Heathrow hosts the largest coach and bus station in the UK.
Hong Kong has buses and a busy ferry terminal.
https://en.wikipedia.org/wiki/Hong_Kong_International_AirportIntermodal transportation hub
To sustain the growth of passengers, the Airport Authority formulated a "push and pull through" strategy to expand its connections to new sources of passengers and cargo. This means adapting the network to the rapidly growing markets in China and in particular to the Pearl River Delta region (PRD). In 2003, a new Airport-Mainland Coach Station opened. The coach station has a 230-square-metre (2,500 sq ft) waiting lounge and sheltered bays for ten coaches. Many buses operate each day to transport passengers between HKIA and major cities in the Mainland.
The Coach Station was relocated to the ground floor (level 3) of Terminal 2 in 2007. The 36 bays at the new Coach Station allow cross-border coaches to make 320 trips a day carrying passengers between the airport and 90 cities and towns in the PRD. Local tour and hotel coaches also operate from T2. The coach station at T2 has shops and waiting lounges as well as a mainland coach service centre which gathers all operators together.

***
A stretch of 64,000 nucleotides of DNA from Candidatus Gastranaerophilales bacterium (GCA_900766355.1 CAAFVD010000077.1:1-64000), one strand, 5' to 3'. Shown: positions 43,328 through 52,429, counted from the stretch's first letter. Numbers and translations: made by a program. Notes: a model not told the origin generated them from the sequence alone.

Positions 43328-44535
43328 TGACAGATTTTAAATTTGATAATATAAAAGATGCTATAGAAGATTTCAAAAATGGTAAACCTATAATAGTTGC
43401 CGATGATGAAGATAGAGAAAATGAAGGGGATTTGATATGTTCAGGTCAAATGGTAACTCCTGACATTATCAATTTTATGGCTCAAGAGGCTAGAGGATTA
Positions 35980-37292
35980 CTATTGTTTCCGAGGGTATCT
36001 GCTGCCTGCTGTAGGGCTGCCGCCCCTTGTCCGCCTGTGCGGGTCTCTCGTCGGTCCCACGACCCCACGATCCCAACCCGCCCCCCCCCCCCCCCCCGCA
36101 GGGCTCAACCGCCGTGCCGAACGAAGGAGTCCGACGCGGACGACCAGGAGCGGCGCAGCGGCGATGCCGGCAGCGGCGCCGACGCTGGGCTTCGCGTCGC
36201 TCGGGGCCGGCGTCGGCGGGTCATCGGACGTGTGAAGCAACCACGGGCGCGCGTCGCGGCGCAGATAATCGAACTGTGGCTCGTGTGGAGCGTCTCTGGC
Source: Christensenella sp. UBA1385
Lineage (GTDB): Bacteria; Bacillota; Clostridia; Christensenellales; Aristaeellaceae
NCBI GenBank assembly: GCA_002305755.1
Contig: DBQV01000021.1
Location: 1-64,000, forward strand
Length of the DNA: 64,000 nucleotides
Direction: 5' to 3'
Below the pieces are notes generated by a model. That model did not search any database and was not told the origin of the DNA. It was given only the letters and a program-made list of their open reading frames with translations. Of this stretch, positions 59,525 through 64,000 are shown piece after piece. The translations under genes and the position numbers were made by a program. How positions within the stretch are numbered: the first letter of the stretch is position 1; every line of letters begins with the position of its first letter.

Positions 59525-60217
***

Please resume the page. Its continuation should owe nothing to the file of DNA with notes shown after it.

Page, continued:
In late September 2003, the SkyPier high-speed ferry terminal opened. Passengers arriving at the SkyPier board buses to the terminal and arriving air passengers board ferries at the pier for their ride back to the PRD. Passengers travelling both directions can bypass custom and immigration formalities, which reduces transit time. Four ports – Shekou, Shenzhen, Macau and Humen (Dongguan) – were initially served. As of August 2007, SkyPier serves Shenzhen's Shekou and Fuyong, Dongguan's Humen, Macau, Zhongshan and Zhuhai. Passengers travelling from Shekou and Macau can complete airline check-in procedures with participating airlines before boarding the ferries and go straight to the boarding gate for the flight at HKIA.
In 2009, the permanent SkyPier Terminal opened. The permanent ferry terminal is equipped with four berths, but the terminal is designed to accommodate eight berths. Transfer desks and baggage handling facilities are included, and the terminal is directly connected to the airport automatic people mover system.
But all the transit that goes to that terminal seems to only serve passengers traveling to and from the airport, and not the general surrounding area. Then again, it's Hong Kong (geology plays a big role).
I clicked with baited breath. Absolutely nothing new unfortunately. If Metrolinx was so avid to move on this, they'd allow transferring through Pearson to the UPX from GO Routes 34 and 40 as an open ticket. But alas...they'd have to make good their word.